by Mark Crouter, PCC
Many of us have heard that question from parents, teachers, and friends when we were growing up, and we may have asked that question of our own children. In my own coaching practice, I sometimes hear from clients—even those well into their careers—some version of, “I still haven’t figured out what I want to be when I grow up.” Does this sound familiar? Perhaps you, too, are still wondering what is that thing you’re supposed to be?
So.... What's the Right Question?
I suggest that it’s not the right question, at least not anymore. Indeed, it’s an essentially 20th Century question, not an appropriate one for many of us in the 21st Century. How did this come to be? Before the Industrial Age, most people didn’t think much about what they wanted to be, because they had so few choices. If your parents were farmers, you were probably going to be a farmer, too. The same goes for tradespersons, artisans, craftspersons, the clergy, and so forth. Occupations tended to run in families. Consider how many family names in English are derived from occupations: Archer, Baker, Brewer, Butcher, Carpenter, Carter, Clark, Cooper, Cook, Dyer, Farmer, Faulkner, Fisher, Fuller, Gardener, Glover, Head, Hunt or Hunter, Judge, Knight, Mason, Merchant, Page, Parker, Potter, Sawyer, Slater, Smith, Taylor, Thatcher, Turner, Weaver, Woodman, and Wright (or variations such as Cartwright and Wainwright).
Some job mobility was possible, usually through the apprentice system, in which someone would work for an experienced craftsperson, learn a trade, gain experience, and gradually move up from apprentice to journeyman to master of the craft. With the advent of the Industrial Age, these long-standing traditions of family occupations gave way to more opportunity, as people moved from farm to factory and from rural to urban environments. Greater educational opportunities further broadened the choices people might make, including the application of scientific knowledge and methods to fields like agriculture, and by extending education through the study of medicine, the law, or other professions.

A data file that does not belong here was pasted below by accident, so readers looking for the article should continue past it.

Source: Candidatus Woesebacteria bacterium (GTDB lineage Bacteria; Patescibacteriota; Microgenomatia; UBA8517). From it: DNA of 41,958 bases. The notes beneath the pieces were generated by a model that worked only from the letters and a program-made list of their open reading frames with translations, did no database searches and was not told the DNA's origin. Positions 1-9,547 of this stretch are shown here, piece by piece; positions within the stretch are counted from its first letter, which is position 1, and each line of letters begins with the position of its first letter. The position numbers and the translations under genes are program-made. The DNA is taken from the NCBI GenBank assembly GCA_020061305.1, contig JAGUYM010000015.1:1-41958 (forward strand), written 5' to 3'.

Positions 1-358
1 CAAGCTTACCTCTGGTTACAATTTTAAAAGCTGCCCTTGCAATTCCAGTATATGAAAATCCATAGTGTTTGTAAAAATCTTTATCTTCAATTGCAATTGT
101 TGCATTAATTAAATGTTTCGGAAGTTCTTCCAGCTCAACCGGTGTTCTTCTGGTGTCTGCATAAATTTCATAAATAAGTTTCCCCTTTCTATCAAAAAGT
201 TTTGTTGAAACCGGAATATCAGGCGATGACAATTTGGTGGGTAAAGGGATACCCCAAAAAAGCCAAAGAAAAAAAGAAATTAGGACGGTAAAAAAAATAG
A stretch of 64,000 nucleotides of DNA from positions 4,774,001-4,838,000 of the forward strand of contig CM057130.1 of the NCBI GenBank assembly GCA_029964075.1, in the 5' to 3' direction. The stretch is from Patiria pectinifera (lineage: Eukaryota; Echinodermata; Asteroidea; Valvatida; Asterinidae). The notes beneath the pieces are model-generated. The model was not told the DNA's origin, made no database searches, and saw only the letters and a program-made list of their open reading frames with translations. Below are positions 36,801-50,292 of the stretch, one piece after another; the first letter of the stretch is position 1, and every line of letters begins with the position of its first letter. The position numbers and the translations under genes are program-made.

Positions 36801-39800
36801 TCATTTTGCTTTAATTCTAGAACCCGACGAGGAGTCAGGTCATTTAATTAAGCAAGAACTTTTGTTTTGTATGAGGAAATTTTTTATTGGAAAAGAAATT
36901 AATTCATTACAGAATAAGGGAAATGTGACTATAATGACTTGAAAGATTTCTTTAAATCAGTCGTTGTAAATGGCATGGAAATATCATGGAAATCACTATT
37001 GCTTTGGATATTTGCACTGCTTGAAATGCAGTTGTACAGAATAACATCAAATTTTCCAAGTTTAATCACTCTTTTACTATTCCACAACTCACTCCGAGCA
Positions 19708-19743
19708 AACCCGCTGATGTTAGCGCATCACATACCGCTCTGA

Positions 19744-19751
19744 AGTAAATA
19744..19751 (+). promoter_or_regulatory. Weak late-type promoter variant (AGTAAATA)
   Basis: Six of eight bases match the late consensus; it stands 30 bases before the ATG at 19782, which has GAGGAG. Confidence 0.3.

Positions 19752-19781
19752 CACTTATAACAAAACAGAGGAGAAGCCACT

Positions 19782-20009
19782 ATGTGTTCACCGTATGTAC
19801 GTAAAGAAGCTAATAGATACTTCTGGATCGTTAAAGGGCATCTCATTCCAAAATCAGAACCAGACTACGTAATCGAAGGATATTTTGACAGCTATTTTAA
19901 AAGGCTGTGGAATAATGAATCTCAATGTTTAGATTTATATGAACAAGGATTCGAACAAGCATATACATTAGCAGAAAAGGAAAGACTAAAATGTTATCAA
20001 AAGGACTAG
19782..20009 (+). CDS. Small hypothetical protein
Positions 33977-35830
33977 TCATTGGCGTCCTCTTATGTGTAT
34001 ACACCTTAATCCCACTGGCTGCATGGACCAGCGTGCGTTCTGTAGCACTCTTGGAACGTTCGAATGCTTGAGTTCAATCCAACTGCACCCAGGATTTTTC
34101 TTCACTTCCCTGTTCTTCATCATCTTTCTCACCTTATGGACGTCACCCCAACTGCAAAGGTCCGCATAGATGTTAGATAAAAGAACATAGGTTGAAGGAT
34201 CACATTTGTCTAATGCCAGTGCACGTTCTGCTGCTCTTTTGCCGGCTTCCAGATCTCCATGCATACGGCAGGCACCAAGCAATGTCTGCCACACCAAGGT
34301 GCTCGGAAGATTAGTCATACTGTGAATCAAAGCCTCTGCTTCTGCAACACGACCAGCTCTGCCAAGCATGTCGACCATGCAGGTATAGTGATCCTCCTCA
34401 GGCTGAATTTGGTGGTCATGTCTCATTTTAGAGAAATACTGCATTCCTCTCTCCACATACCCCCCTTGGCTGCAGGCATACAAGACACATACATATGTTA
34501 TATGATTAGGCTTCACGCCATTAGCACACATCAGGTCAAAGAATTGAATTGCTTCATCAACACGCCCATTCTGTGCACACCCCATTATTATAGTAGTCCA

Even so, most people still expected that a single occupation or career field would define who and what you were, from entry-level to retirement. This was a relic of the apprentice system as well as a reflection of the stability of employment in a range of industries and economic conditions. The growth of labor unions in the 20th Century may have reinforced this expectation, as lifetime employment (based on seniority) was both a goal and an expectation within occupational fields. This was true not only in manufacturing crafts and trades, but also in service fields such as teachers, postal workers, and other public employment. If you continued to gain experience and kept up with knowledge in your field, you could continue to practice your trade, craft, or profession successfully. So whatever you became “when you grew up” was what you could expect to be throughout your working life.
Data from a Bureau of Labor Statistics study that followed baby boomers through most of their careers showed that, on average, those people held 11.7 jobs between age 18 and 48.
Now consider how the world has changed and is changing in the 21st Century. According to a McKinsey Global Institute report that measures the future of work in America, “Nearly 40% of U.S. jobs are in occupations that are likely to shrink or be cut by 2030.”
One study of the Canadian workforce showed that two-thirds of baby boomers entered their fifties holding down jobs they had been in for at least 12 years with the same employer. By contrast, the Generation X population worked an average of 3.2 jobs in the first 12 years of their career, compared with an average of 3.9 jobs for Generation Y over the same span—22 percent more often than Gen X. Based on current trends, noted futurist Rohit Talwar predicted that children today can expect to hold 40 different jobs in ten completely different career paths in their lives.
Think about your own field. If you’re like many workers, the job you’re doing now is probably somewhat or very different from what you were doing five years ago, even if you’re working in the same career field. So it makes sense that five years from now your work will have changed as much or more as in the last five, and that trend will likely accelerate. New opportunities will replace old ones, whether in traditional companies, the gig economy, or some combination. Predicting what work will look like in ten years is nearly impossible; two or three years is a more realistic planning timeframe.
Your personal talents, strengths, and abilities will still be your key resources, but you will have the opportunity—perhaps the necessity—to apply them in new roles, functions, and jobs. And to do that you will need to continually upgrade your knowledge and skills, and not only your technical and functional skills, but your so-called “soft” skills of management, networking, and building relationships.
So it turns out that the original question, “What do you want to be when you grow up?” is going to have many answers, some of them you can’t even foresee now. Instead, the right question to be asking yourself is, “What do you want to be next?” Prepare yourself for the next phase of your work life, and understand that whatever that phase is, it’s probably not the last one.
To dig deeper into figuring out and targeting what you want to be next, enroll in one of our courses, like Discover Your Strengths, Get Unstuck and Clarify Your Career, Onward With Insight, or A 4-Step Crash Course to Jumpstart your Job Search & Career.
© Copyright 2020 by Mark Crouter